Arthur kept his head down during the spring and summer of 1939 studying hard whilst continuing to support his family and enjoying their life together.

The examinations were to be held in October. 

However, a month before he would sit them, like millions of other Britons, on the 3rd of September 1939 he would have heard the quite shocking news – this only a month before he was due to travel by train down to London to sit the all important Examination in Medicine - the chilling words that came across the airwaves from the British Prime Minister - ‘This morning the British ambassador in Berlin handed the German government a final note stating that unless we heard from them by 11 o'clock that they were prepared at once to withdraw their troops from Poland, a state of war would exist between us. I have to tell you now that no such undertaking has been received, and that consequently this country is at war with Germany.'

Thus two days after Germany had invaded Poland the UK had declared war, with France thereafter following suit.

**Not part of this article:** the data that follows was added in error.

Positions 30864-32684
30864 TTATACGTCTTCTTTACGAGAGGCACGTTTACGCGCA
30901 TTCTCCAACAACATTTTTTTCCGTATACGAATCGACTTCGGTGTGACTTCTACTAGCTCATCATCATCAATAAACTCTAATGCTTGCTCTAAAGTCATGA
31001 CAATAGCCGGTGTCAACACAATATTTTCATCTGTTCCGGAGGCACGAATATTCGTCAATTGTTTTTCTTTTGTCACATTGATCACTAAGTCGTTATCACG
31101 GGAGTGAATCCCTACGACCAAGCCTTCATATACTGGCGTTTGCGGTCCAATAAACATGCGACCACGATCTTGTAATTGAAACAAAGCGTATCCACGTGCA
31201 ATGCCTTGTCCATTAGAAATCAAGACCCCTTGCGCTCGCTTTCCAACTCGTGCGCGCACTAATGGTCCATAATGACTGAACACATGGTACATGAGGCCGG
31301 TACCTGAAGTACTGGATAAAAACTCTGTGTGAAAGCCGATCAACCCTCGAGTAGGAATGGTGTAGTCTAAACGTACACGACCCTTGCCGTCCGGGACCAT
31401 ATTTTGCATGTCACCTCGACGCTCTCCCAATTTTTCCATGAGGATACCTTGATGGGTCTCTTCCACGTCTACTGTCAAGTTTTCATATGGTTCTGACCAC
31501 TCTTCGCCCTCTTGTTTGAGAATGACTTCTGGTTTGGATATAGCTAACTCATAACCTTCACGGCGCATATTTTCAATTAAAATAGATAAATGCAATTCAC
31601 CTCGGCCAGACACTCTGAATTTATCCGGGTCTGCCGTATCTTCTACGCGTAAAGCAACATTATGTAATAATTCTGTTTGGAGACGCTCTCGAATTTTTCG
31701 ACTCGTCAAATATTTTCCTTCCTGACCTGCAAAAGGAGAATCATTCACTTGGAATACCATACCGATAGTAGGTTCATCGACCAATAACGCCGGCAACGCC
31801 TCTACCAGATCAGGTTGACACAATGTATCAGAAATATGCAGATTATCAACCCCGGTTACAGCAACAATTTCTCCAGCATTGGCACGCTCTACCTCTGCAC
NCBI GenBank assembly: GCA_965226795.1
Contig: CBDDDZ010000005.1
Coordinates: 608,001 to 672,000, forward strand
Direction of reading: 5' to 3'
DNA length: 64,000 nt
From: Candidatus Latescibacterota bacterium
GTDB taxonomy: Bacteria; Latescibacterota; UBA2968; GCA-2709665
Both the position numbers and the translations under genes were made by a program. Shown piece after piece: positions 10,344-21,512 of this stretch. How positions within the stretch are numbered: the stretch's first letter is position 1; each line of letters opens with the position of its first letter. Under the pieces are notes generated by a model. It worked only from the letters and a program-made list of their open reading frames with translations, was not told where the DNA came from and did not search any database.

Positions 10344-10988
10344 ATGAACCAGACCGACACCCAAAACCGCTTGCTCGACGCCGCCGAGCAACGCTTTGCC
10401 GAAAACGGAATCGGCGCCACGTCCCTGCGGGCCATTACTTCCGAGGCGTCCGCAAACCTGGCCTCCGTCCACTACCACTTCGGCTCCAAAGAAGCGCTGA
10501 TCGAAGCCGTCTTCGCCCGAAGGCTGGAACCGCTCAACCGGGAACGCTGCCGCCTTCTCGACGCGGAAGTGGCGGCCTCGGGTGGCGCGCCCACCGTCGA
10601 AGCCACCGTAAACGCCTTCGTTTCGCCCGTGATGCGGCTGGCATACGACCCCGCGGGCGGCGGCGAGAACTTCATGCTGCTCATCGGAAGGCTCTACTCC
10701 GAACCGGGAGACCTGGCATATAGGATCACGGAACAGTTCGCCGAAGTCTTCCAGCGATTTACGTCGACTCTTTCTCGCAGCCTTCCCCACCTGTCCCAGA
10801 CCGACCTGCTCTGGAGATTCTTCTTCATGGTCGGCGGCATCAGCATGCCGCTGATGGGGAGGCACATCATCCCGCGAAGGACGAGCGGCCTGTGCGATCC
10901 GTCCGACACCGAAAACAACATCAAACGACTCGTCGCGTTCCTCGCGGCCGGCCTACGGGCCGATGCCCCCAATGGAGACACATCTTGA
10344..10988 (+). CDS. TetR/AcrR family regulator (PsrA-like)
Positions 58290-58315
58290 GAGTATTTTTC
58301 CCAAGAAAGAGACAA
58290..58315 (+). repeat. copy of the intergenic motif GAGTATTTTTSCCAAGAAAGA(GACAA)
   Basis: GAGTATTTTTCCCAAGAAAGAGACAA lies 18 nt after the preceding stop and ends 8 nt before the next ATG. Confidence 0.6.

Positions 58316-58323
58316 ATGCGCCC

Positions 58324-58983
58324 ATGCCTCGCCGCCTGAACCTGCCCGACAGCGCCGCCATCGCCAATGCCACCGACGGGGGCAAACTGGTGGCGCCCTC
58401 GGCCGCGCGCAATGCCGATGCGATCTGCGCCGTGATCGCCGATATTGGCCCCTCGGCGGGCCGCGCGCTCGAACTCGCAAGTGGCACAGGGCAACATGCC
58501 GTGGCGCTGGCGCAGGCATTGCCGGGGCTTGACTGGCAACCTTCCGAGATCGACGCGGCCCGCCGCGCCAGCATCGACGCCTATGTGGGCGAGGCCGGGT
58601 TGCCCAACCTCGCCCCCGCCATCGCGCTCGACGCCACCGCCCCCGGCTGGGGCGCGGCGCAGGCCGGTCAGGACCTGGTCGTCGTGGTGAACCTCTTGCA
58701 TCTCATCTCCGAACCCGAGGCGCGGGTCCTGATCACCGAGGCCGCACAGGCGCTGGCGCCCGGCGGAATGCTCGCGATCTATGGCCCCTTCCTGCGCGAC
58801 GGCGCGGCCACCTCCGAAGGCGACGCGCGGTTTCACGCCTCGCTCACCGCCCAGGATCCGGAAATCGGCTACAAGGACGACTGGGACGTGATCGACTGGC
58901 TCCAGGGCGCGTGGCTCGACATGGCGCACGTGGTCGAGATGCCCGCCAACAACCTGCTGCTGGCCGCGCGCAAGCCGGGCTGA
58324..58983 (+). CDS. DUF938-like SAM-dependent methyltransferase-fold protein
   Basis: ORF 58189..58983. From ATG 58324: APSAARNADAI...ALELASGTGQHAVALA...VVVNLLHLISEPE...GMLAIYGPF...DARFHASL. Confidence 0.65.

Even for someone so uninterested in politics and a man who was always quite laid back and relaxed this must have rocked Arthur to the core. 

He may now have wondered whether having travelled so very far he was now to be foiled at the last as to whether the examinations would even go ahead - not the best of preparations for an intense period of study.

But fortunately for all the key stakeholders involved, they clearly did go ahead. And he needed to hold his nerve and to focus to finally get over the line.

The examinations did indeed take place and once again Arthur scraped through each specialism – Medicine and Therapeutics; Pathology; Forensic Medicine and Hygiene; and finally Midwifery.

Overall he needed a combined mark of 150 to pass and therefore become, at the last gasp, a doctor – and his mark? – 157!

Thereafter, on that fateful late autumn morning when the postman arrived on his doorstep and the Apothecaries Society of London envelope was delivered through the letter-box of 356 Colinton Main Drive notifying him that he had successfully passed his examinations with the news that he was now a qualified doctor there must have been great whoops of excitement and joy throughout the household!

Instinctively, the person he would have wished most of all to share the wonderful happy news with, would have been his greatest supporter, his 57 year old mother, Ethel, back in McAlester City Oklahoma.

Surely, he would have dashed along to the post office at Colinton Mains and sent her a telegram, signed simply, 'DR. Arthur Phillip Motley'!